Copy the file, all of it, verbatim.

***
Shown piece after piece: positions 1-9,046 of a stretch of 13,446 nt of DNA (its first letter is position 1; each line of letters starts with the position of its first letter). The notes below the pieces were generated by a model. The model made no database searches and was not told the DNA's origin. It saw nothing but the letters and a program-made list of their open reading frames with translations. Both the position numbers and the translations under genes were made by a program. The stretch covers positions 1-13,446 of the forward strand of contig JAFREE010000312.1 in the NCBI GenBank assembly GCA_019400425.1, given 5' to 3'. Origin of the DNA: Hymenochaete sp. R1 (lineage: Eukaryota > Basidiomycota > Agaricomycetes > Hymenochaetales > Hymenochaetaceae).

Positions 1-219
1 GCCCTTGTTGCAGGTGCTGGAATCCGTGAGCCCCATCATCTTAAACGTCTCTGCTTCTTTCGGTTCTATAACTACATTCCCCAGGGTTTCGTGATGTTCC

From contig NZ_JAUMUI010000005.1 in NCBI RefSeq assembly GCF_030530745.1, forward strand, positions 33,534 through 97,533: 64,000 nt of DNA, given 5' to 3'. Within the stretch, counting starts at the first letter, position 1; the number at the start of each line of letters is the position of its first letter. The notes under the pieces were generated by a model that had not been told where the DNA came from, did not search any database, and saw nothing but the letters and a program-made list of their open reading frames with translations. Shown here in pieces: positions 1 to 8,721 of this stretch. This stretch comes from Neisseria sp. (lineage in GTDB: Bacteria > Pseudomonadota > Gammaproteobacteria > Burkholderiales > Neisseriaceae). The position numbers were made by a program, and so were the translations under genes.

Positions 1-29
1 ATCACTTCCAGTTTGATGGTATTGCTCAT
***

Shown piece after piece: positions 1-9,046 of a stretch of 13,446 nt of DNA (its first letter is position 1; each line of letters starts with the position of its first letter). The notes below the pieces were generated by a model. The model made no database searches and was not told the DNA's origin. It saw nothing but the letters and a program-made list of their open reading frames with translations. Both the position numbers and the translations under genes were made by a program. The stretch covers positions 1-13,446 of the forward strand of contig JAFREE010000312.1 in the NCBI GenBank assembly GCA_019400425.1, given 5' to 3'. Origin of the DNA: Hymenochaete sp. R1 (lineage: Eukaryota > Basidiomycota > Agaricomycetes > Hymenochaetales > Hymenochaetaceae).

Positions 1-219
1 GCCCTTGTTGCAGGTGCTGGAATCCGTGAGCCCCATCATCTTAAACGTCTCTGCTTCTTTCGGTTCTATAACTACATTCCCCAGGGTTTCGTGATGTTCC

From contig NZ_JAUMUI010000005.1 in NCBI RefSeq assembly GCF_030530745.1, forward strand, positions 33,534 through 97,533: 64,000 nt of DNA, given 5' to 3'. Within the stretch, counting starts at the first letter, position 1; the number at the start of each line of letters is the position of its first letter. The notes under the pieces were generated by a model that had not been told where the DNA came from, did not search any database, and saw nothing but the letters and a program-made list of their open reading frames with translations. Shown here in pieces: positions 1 to 8,721 of this stretch. This stretch comes from Neisseria sp. (lineage in GTDB: Bacteria > Pseudomonadota > Gammaproteobacteria > Burkholderiales > Neisseriaceae). The position numbers were made by a program, and so were the translations under genes.

Positions 1-29
1 ATCACTTCCAGTTTGATGGTATTGCTCAT